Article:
His glory flows, and will forever flow, from these sources. His letters add only this contribution to his fame, that they manifest, by their intent and purpose, the operation of one or more of his great attributes, or the aspirations of his settled and established dispositions. Their composition was necessarily not always his own, which often and generally happens with commanders on a large field of operations, and with those who are engrossed with the highest concerns of civil administration; and when it was

his own, its merit was rather in the enunciation of just thoughts and wise purposes, than in the skill or force with which he exhibited and impressed them.

Others before this day have expressed their opinions in regard to the public letters of Washington. He acquired, by much practice in epistolary writing, a style that was as much his own as his handwriting, and as distinguishable at first sight by those who had any familiarity with it, though it may be recognized more readily than it can be described. It was not constructed by rules of art, nor had it as much ease as it had dignity; but it was the style of a gentleman, and was commonly very perspicuous. It has, however, become an historical fact, that in a large number of his important public letters and papers, an entirely different style is shown, and yet as unaffected as his own style, but generally more lettered or scholarlike. In respect to these, the design may be properly attributed to himself, and perhaps all of them may be regarded as having been revised, and sometimes altered, by him, to satisfy his own judgment; but much of the filling in, the drapery, the coloring, the light and shade, and the accessory parts, brought in to heighten and relieve the principal and more important, may be safely attributed to others who were in his personal confidence, and were deputed, officially or otherwise, to the performance of the duty. Such a supposition is in no degree disrespectful to him, and is in perfect harmony with his whole character. He was as free from vanity and self-conceit, from his youth upwards, as any man that ever lived; and sought assistance when he wanted it, without the least alarm to his self-love.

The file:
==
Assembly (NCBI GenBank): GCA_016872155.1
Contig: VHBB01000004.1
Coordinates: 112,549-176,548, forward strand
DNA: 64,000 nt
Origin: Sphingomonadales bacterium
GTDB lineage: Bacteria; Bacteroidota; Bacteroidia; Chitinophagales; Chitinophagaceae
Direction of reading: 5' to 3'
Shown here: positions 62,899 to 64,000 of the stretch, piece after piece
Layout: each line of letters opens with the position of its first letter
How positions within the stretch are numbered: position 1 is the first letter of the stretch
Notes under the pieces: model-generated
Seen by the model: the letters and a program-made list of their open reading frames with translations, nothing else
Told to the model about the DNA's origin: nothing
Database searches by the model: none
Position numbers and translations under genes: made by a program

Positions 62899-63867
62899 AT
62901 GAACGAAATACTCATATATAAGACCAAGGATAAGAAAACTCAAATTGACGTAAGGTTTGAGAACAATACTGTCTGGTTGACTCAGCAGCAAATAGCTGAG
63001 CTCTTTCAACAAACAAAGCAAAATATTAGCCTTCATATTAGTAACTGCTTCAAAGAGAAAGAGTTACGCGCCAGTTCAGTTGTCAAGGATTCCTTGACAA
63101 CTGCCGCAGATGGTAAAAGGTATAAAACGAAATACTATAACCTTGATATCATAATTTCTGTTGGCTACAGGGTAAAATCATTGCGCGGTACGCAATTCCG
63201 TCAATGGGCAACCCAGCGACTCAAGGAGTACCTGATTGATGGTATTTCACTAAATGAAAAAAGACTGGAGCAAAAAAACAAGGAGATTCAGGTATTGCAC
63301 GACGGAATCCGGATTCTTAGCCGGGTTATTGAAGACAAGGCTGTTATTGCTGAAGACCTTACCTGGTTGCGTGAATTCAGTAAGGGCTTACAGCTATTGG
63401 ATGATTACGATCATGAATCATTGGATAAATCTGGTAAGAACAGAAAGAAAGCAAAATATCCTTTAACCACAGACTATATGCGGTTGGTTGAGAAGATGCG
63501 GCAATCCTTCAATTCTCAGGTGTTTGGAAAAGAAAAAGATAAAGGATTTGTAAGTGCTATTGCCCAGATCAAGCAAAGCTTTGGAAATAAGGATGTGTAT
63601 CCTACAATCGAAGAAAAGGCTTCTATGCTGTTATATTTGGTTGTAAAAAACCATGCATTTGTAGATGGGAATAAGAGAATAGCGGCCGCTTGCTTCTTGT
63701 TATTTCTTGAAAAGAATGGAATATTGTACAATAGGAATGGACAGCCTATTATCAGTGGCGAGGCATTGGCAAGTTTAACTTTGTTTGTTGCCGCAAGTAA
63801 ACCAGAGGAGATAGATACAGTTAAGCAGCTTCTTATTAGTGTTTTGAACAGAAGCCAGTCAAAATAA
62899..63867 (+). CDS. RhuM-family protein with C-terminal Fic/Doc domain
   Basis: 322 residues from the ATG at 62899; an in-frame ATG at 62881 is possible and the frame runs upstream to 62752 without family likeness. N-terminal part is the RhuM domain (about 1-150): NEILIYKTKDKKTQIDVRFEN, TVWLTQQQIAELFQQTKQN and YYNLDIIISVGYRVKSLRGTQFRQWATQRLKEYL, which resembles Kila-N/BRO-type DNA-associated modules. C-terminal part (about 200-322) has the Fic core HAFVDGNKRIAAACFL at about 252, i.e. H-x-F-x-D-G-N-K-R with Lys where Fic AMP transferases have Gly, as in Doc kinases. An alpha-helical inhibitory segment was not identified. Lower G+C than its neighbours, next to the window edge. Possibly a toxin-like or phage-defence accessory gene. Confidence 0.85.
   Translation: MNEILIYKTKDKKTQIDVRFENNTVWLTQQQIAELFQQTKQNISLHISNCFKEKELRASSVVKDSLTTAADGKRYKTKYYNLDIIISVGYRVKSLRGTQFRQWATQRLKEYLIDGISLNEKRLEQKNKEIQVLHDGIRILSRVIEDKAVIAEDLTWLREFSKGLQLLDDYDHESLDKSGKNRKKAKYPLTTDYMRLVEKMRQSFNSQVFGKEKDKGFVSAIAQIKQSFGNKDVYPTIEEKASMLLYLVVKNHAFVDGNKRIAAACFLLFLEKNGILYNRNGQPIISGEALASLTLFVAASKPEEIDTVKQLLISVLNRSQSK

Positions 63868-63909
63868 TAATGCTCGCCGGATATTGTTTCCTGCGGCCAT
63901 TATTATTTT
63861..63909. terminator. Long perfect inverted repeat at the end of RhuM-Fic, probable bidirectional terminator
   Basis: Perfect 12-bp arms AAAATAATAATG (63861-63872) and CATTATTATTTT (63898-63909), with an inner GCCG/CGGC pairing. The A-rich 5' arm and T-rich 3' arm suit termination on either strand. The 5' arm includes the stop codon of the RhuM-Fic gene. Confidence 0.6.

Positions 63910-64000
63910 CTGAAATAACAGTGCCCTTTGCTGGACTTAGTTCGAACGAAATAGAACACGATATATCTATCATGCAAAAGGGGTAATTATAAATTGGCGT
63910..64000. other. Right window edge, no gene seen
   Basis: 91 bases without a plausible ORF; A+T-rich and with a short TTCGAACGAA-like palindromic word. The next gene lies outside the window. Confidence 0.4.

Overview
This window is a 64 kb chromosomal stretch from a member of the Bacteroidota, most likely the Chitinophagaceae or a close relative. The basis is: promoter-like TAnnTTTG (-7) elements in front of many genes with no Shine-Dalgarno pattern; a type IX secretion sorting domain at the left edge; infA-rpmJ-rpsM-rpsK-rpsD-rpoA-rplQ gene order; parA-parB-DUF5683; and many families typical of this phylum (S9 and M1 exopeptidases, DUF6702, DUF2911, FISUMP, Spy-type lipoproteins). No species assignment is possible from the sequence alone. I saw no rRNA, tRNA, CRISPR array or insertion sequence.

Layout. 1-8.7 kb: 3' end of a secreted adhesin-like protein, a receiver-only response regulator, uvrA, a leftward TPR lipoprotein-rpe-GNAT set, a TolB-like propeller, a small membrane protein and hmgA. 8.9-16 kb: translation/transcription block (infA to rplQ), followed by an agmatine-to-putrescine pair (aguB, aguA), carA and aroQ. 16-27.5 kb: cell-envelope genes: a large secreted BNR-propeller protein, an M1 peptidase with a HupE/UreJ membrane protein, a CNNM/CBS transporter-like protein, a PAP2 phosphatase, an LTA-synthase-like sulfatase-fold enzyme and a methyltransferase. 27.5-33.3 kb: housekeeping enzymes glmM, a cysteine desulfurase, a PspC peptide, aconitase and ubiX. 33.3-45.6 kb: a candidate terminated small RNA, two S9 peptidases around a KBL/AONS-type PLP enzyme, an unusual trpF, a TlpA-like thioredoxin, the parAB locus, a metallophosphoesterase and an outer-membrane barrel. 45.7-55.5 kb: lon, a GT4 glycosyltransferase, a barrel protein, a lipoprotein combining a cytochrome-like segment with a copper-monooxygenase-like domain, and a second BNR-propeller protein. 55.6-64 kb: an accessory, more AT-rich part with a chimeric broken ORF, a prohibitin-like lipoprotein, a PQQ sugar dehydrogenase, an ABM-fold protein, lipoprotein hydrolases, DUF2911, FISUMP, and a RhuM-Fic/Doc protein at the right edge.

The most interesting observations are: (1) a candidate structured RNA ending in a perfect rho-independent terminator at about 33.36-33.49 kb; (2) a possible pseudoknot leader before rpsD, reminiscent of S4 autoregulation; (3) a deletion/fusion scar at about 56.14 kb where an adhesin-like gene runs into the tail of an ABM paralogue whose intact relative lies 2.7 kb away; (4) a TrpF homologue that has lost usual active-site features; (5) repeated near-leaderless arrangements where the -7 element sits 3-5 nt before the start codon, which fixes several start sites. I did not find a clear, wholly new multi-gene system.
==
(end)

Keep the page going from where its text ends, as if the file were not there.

I must refer to one distinguished person, as a witness in this matter, the late Timothy Pickering, because he has left behind him a record of his opinions, founded on personal knowledge and intimacy, during the Revolutionary War and afterwards.

Colonel Pickering, appointed by Washington, in May, seventyseven, Adjutant General, after being intermediately selected a Commissioner to superintend the staff of the army, was chosen a member of the Board of War, in which place he continued until eighty, when he was elected, by the unanimous vote of Congress,